• securitypolicy-entry:default

  • securitypolicy:default-entry

  • contentfilterid:--default--

  • contentfiltername:default-contentfilter

Triggered by mechanisms, e.g. Content Filters

  • cf-rule-id:xxx

  • cf-rule-category:xxx

  • cf-rule-subcategory:xxx

  • cf-rule-risk:xxx

Libinjection tags

If a request matches a libinjection check during Content Filtering, the following tags will be added:

  • cf-rule-id:libinjection-sqli or -xss (per case)

  • cf-rule-risk:libinjection

  • cf-rule-category:libinjection

  • cf-rule-subcategory:libinjection-sqli or -xss (per case)

Sometimes a request will get two separate tags that seem to be redundant. For example:

  • securitypolicy-entry:default

  • securitypolicy:default-entry

When a Security Policy is matched with a request, a tag is generated for the Policy itself, and for the Policy that was used. If the names are similar (which is true for default values, as in the example), then the tags can appear to be redundant.

Admin-defined tags

Some security settings include a "Tag" field where admins can specify tags.

Admin-defined Tags are created and selected via the Tag selector control, described here.

Note that these admin-defined tags do not replace the automatic tags. Rather, when a request triggers a ruleset, all of the specified tags (both automatic and admin-defined) are attached to it.

Unlike automatic tags, admin-defined tags do not need to be unique. Therefore, admins can use them to combine different categories of requests for later processing. For example, there might be several different Global Filters, each of which defines a category of requests to be allowlisted. An admin might specify the same tag (e.g., trusted) for each one, and then have that tag configured in an ACL Profile to be exempted from content filtering.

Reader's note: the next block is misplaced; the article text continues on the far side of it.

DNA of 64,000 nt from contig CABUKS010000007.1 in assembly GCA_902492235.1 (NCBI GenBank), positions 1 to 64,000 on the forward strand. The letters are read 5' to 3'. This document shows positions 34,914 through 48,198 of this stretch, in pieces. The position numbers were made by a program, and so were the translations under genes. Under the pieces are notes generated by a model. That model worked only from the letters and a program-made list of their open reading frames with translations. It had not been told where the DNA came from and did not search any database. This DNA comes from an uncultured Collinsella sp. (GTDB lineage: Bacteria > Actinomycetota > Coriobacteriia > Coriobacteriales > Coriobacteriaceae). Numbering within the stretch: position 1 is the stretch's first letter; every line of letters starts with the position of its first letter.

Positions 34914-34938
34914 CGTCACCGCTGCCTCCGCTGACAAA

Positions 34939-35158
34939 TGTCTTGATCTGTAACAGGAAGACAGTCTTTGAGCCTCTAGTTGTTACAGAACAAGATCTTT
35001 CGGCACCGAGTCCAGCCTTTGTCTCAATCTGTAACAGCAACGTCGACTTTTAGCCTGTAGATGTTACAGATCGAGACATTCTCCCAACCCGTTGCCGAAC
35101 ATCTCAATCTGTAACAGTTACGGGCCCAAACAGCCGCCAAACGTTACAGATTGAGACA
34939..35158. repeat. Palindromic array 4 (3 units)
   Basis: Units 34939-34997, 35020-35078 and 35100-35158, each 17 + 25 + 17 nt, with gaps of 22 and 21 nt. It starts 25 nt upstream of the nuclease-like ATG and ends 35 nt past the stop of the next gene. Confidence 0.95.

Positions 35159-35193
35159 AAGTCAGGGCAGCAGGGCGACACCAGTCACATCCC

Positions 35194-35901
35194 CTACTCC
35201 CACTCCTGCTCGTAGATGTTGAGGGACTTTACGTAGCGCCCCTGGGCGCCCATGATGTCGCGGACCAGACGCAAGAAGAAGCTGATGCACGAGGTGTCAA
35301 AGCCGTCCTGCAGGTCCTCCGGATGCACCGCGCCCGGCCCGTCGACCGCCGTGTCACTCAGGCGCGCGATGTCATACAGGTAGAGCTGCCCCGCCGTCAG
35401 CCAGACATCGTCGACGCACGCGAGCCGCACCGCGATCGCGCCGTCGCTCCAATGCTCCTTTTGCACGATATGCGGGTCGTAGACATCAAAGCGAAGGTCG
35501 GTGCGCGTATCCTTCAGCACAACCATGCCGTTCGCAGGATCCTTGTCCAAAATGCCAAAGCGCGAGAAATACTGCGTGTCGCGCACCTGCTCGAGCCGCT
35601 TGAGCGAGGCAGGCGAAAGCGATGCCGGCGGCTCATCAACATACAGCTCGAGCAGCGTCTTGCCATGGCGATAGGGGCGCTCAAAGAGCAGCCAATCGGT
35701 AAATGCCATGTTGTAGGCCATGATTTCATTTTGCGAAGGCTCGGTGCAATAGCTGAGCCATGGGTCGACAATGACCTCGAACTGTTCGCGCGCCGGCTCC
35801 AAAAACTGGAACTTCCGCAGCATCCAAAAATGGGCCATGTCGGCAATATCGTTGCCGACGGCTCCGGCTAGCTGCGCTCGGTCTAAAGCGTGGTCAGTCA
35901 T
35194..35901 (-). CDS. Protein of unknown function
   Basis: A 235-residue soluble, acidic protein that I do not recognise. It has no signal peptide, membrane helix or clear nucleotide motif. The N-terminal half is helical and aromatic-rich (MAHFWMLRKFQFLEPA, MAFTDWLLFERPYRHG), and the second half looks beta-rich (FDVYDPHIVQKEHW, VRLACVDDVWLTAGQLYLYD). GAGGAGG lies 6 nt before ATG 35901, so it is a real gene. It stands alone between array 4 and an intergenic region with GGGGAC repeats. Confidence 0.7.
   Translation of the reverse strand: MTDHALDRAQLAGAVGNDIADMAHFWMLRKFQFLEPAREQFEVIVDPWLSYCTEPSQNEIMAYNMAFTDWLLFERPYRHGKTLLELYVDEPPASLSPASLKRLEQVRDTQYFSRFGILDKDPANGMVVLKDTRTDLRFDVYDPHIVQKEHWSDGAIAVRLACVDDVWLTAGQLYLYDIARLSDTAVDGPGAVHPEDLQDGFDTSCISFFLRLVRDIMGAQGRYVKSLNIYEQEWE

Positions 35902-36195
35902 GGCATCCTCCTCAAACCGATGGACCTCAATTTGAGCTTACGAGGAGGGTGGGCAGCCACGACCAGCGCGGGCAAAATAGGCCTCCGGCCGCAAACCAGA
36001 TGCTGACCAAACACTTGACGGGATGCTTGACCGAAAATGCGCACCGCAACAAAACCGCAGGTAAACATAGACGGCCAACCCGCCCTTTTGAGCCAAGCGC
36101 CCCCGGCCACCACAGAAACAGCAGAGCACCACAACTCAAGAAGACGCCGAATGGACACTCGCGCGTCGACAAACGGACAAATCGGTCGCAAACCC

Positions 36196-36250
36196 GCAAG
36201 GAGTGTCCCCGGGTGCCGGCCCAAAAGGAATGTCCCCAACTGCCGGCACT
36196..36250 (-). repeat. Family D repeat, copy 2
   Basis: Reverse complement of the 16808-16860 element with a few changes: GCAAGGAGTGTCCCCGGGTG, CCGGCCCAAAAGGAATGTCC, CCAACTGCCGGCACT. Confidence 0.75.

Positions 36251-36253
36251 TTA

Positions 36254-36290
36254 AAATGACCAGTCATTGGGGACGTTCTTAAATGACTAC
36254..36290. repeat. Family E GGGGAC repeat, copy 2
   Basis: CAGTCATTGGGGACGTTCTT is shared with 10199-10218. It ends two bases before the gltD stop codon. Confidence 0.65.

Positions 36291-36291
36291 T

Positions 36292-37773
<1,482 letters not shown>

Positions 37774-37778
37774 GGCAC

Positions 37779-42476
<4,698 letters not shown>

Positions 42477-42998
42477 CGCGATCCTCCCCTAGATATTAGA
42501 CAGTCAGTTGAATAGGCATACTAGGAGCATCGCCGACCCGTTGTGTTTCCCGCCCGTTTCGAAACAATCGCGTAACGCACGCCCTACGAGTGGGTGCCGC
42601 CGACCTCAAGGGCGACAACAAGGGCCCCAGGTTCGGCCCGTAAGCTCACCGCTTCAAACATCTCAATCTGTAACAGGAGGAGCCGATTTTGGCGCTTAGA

Note too that when admin-defined tags are configurable, the "Tag" field will generally accept more than one tag (separated by spaces). This provides even more flexibility, such as the ability to create a hierarchy of tag categories.

Tag Finder

Sometimes, admins will wish to see a list of all entities that can attach a specific tag. For example, when examining a request in the Events Log, an admin might want to verify the source of a particular tag. Or, when editing a security configuration, it can be useful to see which other configurations generate or rely on a particular tag.

For this purpose, Reblaze provides a Tag Finder feature.

Opening the Tag Finder

In the UI, simply click the tag, and a panel will appear with a list of all the entities that use or can generate that tag. This can be done from the Events Log, and also when editing individual security entities.

Here is an example from the Security Policy editor:

When this Security Policy is applied to a request, the all tag will be attached.

Clicking the tag will display the Tag Finder, showing that this tag is also used in two ACL Policies and a Flow Control Policy.

  • Hovering the cursor over an entry will display a button, allowing the admin to open the relevant security entity in the UI.

  • At the bottom, there is also a button to open the Events Log, pre-populated with a filter to display all requests that have this tag attached.

Inspecting tags in security entities

When editing a security entity, hovering the cursor over a tag will show an x for removing that tag. To open the Tag Finder instead, the part of the tag to the left of the x must be clicked.

As shown below, when the tag has a short name, the available area is small, and some precision might be required.

Last updated